Ghana (Wagadu), the earliest known empire of the western Sudan, first entered the historical consciousness of North Africa near the end of the eighth century but probably originated long before. The empire's legacy is still celebrated in the name of the Republic of Ghana; apart from this, however, modern-day and ancient Ghana share no direct historical connections. Despite early texts that discuss ancient Ghana, such as The Book of Routes and Kingdoms by the eleventh-century Andalusian geographer Abu cUbayd al-Bakri, it remains very much an enigma. Famous to North Africans as the "Land of Gold," Ghana was said to possess sophisticated methods of administration and taxation, large armies, and a monopoly over notoriously well-concealed golf mines. The king of the Soninke people who founded Ghana never fully embraced Islam but good relations with Muslim traders were fostered. Ghana's preeminence faded toward the end of the eleventh century, when its power was broken by a long struggle with the Almoravids led by Abdullah ibn Yasin. Ghana subsequently fell to the expanding Soso kingdom The Wangara are a central element of a Soninke diaspora and go back for centuries in history, namely to the Soninke kingdom of Ghana. They were known as Wakoré, who probably obtained royal trade privileges. Certain groups holding the imamates in key settlements such as the Sa(gha)nogo, Kamaghaté, Diaba(gha)té, Timité, Cissé- Haidara, Fofana and Bagayogo are of Soninke origin, but other people identify themselves with them claiming "Wangara" status. Certain identity markers remain stable over the centuries: long-distance trade in precious commodities, Moslem, scholars and imams; the ethnic groups identified with them do shift and are often not Mande but assimilated to their group identity aspiring to integration in the trade network: Bambara, Bobo, Senoufo, Songhay, Hausa, Gonja and others.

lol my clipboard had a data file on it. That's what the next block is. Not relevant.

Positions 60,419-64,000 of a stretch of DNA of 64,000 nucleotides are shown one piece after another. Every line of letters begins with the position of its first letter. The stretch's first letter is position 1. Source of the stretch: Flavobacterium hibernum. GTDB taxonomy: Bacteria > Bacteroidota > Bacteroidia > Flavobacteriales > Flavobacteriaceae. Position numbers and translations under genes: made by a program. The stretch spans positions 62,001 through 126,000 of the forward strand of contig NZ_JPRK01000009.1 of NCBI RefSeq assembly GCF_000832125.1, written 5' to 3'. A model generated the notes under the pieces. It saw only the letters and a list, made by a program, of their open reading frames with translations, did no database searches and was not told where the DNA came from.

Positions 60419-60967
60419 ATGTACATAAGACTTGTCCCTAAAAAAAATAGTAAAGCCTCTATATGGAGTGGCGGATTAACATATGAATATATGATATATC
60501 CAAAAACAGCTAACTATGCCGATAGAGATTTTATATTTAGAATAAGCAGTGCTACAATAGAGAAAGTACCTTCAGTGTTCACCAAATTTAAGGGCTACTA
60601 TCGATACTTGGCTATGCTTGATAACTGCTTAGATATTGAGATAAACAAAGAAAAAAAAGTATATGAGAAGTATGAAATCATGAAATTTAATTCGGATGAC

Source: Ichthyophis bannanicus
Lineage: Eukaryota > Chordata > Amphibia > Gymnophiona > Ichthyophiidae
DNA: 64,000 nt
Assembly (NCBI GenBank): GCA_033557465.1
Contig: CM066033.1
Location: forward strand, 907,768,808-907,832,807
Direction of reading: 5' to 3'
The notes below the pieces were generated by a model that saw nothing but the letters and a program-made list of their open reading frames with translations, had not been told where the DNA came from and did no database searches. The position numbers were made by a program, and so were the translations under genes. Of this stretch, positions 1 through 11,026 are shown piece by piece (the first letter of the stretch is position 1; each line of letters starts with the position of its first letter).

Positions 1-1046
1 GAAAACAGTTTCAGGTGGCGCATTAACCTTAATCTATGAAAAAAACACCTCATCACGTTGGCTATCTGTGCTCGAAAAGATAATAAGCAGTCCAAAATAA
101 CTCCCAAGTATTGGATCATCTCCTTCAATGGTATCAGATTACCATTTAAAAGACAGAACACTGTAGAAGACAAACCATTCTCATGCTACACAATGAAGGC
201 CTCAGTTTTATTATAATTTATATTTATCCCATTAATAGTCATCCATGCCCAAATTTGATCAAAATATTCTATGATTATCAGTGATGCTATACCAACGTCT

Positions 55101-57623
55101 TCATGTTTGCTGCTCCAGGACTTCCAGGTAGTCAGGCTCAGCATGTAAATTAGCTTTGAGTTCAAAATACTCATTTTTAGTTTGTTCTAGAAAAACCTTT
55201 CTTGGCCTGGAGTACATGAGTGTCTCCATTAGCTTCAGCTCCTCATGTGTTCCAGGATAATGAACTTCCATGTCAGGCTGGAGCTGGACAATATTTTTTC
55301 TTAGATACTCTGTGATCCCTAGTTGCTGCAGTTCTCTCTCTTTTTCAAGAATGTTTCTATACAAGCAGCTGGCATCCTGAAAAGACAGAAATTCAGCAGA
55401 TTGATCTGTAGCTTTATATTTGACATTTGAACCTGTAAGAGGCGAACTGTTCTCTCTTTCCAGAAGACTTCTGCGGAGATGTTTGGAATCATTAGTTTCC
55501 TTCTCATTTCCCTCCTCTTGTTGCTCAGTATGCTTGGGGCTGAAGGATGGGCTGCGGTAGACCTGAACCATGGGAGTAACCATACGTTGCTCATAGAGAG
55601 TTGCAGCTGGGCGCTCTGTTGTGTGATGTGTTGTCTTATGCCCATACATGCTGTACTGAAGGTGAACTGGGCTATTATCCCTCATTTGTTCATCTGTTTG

Ghana (Wagadu), the earliest known empire of the western Sudan, first entered the historical consciousness of North Africa near the end of the eighth century but probably originated long before. The empire's legacy is still celebrated in the name of the Republic of Ghana; apart from this, however, modern-day and ancient Ghana share no direct historical connections. Despite early texts that discuss ancient Ghana, such as The Book of Routes and Kingdoms by the eleventh-century Andalusian geographer Abu cUbayd al-Bakri, it remains very much an enigma. Famous to North Africans as the "Land of Gold," Ghana was said to possess sophisticated methods of administration and taxation, large armies, and a monopoly over notoriously well-concealed golf mines. The king of the Soninke people who founded Ghana never fully embraced Islam but good relations with Muslim traders were fostered. Ghana's preeminence faded toward the end of the eleventh century, when its power was broken by a long struggle with the Almoravids led by Abdullah ibn Yasin. Ghana subsequently fell to the expanding Soso kingdom